Alinco Advanced Battery Pack

December 26th, 2014 No comments

Five years ago I bought a new battery pack for my Alinco DJ-V5 portable 2m/70cm device. Unfortunately the batteries became dead again during summer. I could revive the batteries with putting them in the freezer for 30 minutes, but they did not last for long. Even two of the eight cells were completely dead, as the voltage dropped from 9.6V to 7.2V.

So I opened the battery pack with a scalpel. It was heavily glued and it took some time. I had to be careful not to destroy the sides where the hinges for mounting the battery pack are located. In the end I found out, that there are some special cells built into this EBP-46N battery pack.

IMG_3142They are way smaller than a standard AA cell. I could probably install 5 AA-eneloop cells rotated by 90º, but then I work with 6V only. This is enough for the TRX, but the output power will reduce from 6W to roughly 3.5W.

I then found out, that there are AAA-eneloop cells with soldering tags available, which I instantly ordered. I wanted to try, if I could put in 8 AAA cells. Then I will have 9.6V again, but the electric charge will drop from around 2Ah with AA-cells to “just” 800mAh. On the other hand, the original battery pack provides 600mAh when it is new. And another advantage of eneloop batteries: they will not loose their charge by not using the device. So I can charge the batteries and keep the device laying around for the moment I want to use it!

IMG_3152I removed the old cells and soldered the eneloops in zig-zag style. The distance between the cells is needed, so that they can fill out the space a little bit better. The pack is too small in height to carry two layers of AAA-cells on top of each other. I also put in some double layered tape in the bottom to keep the cells in place.

IMG_3153It looks a bit ugly, but now the cells fit into the case. I did not glue the case, as I want to use a special battery loader instead of using the built-in charger electronic of the Alinco DJ-V5. I tried it and it works, but I could not find a charger which will properly charge the batteries to their full capacity.

So charging the battery pack looks a bit experimental.

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So far I could use the device for roughly 24 hours keeping it on in RX mode without the battery saver enabled. It was switched on all the time and I had some QSOs with high power output. This modification was a success!

 

WAG Contest 2014

October 20th, 2014 No comments

After I skipped last year’s Worked All Germany (WAG) Contest this year became even better. The Chaoswelle Contest Crew has been offered a new location: DF0MU near Schöppingen in north-west North Rhine-Westphalia.

It’s a former military station from the WWII-era which was later used by the University of Münster. Several years ago some ham radio operators took over the station and refurbished several antennas. Today it is a great spot with a lot of antennas. Many activities are on UHF and VHF bands (or even higher), but they also set up several HF antennas. These are the antennas we use during WAG Contest.

DF0MU Panorama

We had really great weather with up to 22ºC during day (and that in late October!). During night it is so dark that we could see the Milky Way and thousands of stars.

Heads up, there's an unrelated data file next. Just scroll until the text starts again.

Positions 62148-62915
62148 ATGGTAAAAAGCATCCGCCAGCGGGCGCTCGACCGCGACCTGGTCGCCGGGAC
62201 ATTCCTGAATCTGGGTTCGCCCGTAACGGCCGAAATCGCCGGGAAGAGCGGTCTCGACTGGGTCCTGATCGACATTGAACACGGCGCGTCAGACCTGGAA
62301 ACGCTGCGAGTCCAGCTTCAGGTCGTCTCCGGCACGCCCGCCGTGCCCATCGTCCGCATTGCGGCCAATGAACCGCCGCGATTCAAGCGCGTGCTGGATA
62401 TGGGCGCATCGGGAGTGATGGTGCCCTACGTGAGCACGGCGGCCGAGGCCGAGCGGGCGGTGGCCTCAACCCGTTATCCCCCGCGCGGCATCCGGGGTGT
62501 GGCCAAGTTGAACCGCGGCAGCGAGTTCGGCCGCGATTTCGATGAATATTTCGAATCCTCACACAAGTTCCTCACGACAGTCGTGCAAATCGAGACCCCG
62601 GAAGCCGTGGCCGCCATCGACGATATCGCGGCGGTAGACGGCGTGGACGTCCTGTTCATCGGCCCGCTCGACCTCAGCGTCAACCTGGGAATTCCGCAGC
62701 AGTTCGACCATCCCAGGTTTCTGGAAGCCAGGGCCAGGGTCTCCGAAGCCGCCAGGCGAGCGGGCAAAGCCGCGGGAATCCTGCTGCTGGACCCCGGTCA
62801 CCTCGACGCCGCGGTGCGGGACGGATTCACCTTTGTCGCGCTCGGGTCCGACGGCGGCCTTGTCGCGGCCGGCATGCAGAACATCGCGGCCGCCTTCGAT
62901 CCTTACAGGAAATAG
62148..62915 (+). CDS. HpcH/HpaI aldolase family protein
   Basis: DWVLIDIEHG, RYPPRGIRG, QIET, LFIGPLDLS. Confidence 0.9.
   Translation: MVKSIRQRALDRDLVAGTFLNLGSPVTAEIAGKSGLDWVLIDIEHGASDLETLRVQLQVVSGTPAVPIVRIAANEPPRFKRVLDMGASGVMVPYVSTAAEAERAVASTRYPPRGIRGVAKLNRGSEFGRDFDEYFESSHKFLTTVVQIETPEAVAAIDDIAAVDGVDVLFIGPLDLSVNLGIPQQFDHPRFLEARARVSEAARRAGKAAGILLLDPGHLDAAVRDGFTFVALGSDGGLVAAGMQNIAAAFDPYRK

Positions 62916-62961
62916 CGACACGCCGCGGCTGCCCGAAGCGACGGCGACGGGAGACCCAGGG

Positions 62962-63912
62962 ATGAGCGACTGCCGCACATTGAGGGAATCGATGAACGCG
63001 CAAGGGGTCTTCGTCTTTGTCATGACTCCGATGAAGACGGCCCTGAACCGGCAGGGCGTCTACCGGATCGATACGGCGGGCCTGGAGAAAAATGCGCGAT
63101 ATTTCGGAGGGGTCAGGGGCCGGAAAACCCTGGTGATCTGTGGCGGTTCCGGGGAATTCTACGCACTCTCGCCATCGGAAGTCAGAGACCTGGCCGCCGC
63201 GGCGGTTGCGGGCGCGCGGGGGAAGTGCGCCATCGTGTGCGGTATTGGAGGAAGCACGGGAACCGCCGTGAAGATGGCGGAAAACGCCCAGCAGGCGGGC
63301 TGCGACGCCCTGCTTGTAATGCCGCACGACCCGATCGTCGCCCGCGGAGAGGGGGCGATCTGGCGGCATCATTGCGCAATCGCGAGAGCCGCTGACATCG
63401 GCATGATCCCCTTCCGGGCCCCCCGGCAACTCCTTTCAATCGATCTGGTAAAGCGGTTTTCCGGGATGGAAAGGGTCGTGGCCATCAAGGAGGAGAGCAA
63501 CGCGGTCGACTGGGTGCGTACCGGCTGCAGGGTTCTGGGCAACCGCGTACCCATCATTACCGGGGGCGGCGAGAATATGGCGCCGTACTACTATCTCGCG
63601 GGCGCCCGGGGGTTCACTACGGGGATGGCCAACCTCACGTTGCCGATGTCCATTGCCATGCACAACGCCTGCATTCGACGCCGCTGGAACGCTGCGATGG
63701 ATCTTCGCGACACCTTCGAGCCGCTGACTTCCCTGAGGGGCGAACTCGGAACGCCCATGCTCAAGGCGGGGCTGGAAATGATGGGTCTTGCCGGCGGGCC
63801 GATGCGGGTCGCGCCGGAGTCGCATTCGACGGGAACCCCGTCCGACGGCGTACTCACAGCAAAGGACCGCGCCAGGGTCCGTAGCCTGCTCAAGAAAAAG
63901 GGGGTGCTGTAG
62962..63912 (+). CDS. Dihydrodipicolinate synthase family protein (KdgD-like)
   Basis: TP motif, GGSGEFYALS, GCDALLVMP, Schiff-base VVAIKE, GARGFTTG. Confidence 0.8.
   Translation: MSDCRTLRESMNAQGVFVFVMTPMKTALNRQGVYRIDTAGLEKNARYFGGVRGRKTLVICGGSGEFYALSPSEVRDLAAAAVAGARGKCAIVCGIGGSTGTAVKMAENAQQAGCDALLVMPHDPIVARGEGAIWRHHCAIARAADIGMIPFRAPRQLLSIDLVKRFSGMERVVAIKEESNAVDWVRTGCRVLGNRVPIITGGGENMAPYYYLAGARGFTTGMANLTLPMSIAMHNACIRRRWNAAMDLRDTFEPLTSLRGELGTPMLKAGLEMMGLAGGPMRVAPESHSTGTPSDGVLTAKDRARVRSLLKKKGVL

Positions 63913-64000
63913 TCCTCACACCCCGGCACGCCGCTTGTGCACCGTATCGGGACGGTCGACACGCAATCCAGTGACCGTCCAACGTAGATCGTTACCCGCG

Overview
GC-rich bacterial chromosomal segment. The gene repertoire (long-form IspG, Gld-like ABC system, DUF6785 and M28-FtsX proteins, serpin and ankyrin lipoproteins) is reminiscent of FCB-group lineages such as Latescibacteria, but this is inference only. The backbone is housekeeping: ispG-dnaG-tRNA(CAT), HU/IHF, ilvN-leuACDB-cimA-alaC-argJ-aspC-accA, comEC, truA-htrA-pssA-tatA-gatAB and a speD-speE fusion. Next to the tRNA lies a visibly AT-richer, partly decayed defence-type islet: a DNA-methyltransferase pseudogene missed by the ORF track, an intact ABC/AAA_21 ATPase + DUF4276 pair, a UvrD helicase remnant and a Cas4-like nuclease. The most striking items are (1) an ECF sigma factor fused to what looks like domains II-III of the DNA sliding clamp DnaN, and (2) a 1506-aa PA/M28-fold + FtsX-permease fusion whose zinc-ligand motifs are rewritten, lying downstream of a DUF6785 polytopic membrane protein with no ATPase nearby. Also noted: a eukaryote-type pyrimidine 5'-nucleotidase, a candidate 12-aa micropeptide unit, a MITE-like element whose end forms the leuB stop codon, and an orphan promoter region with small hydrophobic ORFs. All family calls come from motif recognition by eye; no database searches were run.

My “shift” was during early morning. From around 5 to 9 A.M. It’s a time where there are not so many QSOs, so I mostly called “CQ Contest DA0CCC” just to reserve the Frequency.

I hope that we can use this location for the next WAG Contest.

Portable IC-7000

July 20th, 2014 No comments

I wanted to take part in the Berlin UrbanHamRadio activities with my own equipment. But I did not want to buy a new TRX for portable usage. My iCom IC-7000 is more or less portable – at least it fits in my backpack and can be powered with 12V.

After some research I found out, that I can use it with a standard Lithium-Polymer (LiPo) cell for RC racers. It costs about 50 EUR and if you don’t own a proper charger, you need to buy one as well (and a LiPo carrying bag). It’s a four cell LiPo with 14,4V voltage, which I can directly insert to the IC-7000 (it works best with 13.8V±15%, so from 11.7V up to 15.8V).

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The LiPo is equipped with an EC5 plug, so I soldered the proper pins to the power cable for the IC-7000. The good thing about this LiPo: it can release up to 20 times its capacity as current. This is a 5Ah battery, so it can provide up to 100A for a short period of time. With RC racers this is needed for the start-up momentum. But I can also have some advantage during TX, when I want to use up to 100W of the TRX. Although the IC-7000 drains up to 22A at 100W transmit, I’m far away from any unsafe usage.

Talking about battery drains. Unfortunately the IC-7000 is equipped with a bright LCD and a lot of circuits. It’s far away from low power consumption. In idle receive mode it drains about 1.5A. With a battery of 5Ah I can use that for a bit more than 3 hours. Time drops rapidly with every transmit.

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But it was time enough for several nice afternoons in the park! The small LEDs on the battery pack signal the remaining capacity. And we were lucky enough to bring a second battery pack just for the single time, when we wanted to end this QSO with Cornwall.

Unfortunately all the needed equipment is not portable enough for climbing on mountains. I need at least the IC-7000 (2.5kg), the battery pack (500g), the power connector (500g), probably the external tuner (700g), antenna and cables (4kg). So already about 10kg of stuff. But it’s okay for the city and carrying around on my bike and having a nice Sunday afternoon in the park!